The state would take over management duties for the Omaha school retirement plan under a bill advanced from general file May 6.
Senators passed a bill in 2019 to require an examination of the possible transfer of management responsibilities from the Omaha School Employees Retirement System board of trustees to the Public Employees Retirement Board, which manages the rest of the state’s plans through the Nebraska Public Employees Retirement Systems.
Seward Sen. Mark Kolterman, chairperson of the Retirement Systems Committee and sponsor of LB147, said his bill was the result of that study. As introduced, the proposal would transfer duties and responsibilities for management of the OPS plan to the PERB effective Sept. 1, 2023.
A committee amendment would delay the transfer until Sept. 1, 2024, to allow time for completion of compliance audits. The amendment also would require completion of a transfer of management agreement among the school district, board of education, board of trustees and the PERB by Dec. 31, 2021.
Kolterman said the transfer would allow OPS to focus on its primary mission of educating students instead of being consumed by managing a troubled retirement plan. The amendment specifies that the school district remains solely liable for the retirement system’s funding obligations. OPS also would cover all costs for the management transfer.
Kolterman said the amendment explicitly would ensure that the state is not liable for the plan’s nearly $1 billion unfunded liability. Despite that, he said, Gov. Pete Ricketts has indicated some concern that the bill might be a first step toward someday merging the OPS plan with the state’s system.
“I don’t see this as a slippery slope,” Kolterman said. “To me, it looks more like an uphill obstacle course with a lot of side speed bumps. I don’t see how on earth we would ever agree to take on a billion dollars’ worth of liability.”
Omaha Sen. Brett Lindstrom supported the bill and the amendment. Professional management by the state would put the OPS plan in a better financial position going forward, he said, echoing the belief that the bill would not lead to a merger.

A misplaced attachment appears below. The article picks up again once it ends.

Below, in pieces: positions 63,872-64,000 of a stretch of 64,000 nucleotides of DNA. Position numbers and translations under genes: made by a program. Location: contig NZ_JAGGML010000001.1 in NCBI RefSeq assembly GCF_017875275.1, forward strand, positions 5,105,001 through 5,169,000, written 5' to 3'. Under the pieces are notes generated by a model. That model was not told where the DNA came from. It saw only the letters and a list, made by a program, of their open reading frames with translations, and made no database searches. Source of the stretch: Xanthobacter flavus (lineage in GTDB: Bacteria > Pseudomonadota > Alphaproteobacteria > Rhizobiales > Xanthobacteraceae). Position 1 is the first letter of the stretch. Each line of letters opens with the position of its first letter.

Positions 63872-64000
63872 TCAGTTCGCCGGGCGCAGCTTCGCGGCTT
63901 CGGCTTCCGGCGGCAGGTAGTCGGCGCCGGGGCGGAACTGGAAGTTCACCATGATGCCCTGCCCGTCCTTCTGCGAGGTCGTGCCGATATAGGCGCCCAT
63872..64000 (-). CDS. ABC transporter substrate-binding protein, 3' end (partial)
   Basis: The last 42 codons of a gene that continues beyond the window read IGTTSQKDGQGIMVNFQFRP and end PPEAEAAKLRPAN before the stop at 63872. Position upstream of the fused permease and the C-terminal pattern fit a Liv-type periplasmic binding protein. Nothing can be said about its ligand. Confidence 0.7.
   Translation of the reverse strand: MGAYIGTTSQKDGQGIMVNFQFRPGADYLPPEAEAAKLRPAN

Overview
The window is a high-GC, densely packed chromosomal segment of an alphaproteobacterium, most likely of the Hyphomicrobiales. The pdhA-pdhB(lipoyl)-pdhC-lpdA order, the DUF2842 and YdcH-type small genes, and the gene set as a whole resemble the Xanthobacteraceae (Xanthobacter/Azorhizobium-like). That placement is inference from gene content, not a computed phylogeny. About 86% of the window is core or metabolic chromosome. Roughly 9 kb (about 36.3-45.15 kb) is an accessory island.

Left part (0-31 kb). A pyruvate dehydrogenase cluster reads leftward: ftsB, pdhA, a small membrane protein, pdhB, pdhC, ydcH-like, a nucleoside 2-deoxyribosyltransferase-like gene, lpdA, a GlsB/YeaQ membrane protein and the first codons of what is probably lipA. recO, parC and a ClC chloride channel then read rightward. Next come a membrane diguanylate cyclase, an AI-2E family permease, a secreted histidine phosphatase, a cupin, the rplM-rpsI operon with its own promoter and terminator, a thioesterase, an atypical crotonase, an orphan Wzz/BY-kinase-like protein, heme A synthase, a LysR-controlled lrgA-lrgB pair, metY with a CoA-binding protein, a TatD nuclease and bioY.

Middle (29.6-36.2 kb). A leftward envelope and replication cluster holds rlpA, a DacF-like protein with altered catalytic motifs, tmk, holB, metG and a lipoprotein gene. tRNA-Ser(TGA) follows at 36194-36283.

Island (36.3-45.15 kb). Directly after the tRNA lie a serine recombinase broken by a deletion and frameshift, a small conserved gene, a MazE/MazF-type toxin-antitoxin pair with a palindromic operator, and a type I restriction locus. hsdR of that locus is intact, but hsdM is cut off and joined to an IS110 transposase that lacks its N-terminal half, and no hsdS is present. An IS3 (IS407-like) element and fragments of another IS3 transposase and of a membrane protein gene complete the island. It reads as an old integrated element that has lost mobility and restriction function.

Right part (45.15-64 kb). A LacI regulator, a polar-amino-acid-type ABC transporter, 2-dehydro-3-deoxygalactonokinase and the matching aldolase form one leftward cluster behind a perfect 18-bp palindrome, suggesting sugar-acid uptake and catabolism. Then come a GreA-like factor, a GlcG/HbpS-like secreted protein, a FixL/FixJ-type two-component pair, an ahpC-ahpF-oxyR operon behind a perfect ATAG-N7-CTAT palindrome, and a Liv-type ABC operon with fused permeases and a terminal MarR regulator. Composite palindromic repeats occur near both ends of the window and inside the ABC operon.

“The discussion of taking over the unfunded liability has never come up,” Lindstrom said. “This is only to deal with the integrity of the plan.”
But Sen. Mike Groene of North Platte expressed concern that the bill would provide another “link” to bind the OPS plan with the state plan. If financial markets drop again, he said, the state would be more likely to step in if it is managing the plan already.
“Retirement plans never go broke,” he said. “The government always bails them out.”
Lawmakers voted 32-10 to adopt the committee amendment, which included
components of three additional bills, all sponsored by Kolterman.
Provisions of LB145 would require completion of the compliance audit by Nov. 15, 2021, and delay the first annual audit conducted by the state auditor by one year to July 1, 2022.
Provisions of LB582 would terminate the board of trustees’ authority to administer the plan on July 1, 2021. On that date, new members of the board of trustees, appointed by the board of education, would begin serving their terms. This board of trustees would facilitate the transfer of management to the PERB on Sept. 1, 2023.
Finally, provisions of LB146 would clarify membership eligibility in the Omaha school plan and define termination of employment to ensure that bona fide separation of service has occurred.
The definition of termination of employment would codify current district guidelines regarding re-employment during the 180-day period that allow voluntary unpaid bona fide service without limitation. Temporary service would be allowed after a 30-day waiting period following termination if it is to accomplish a specific purpose or task, not to exceed one year.
Substitute service would be allowed on an intermittent basis, defined as no more than eight service days during a calendar month.
Senators voted 31-5 to advance LB147 to select file.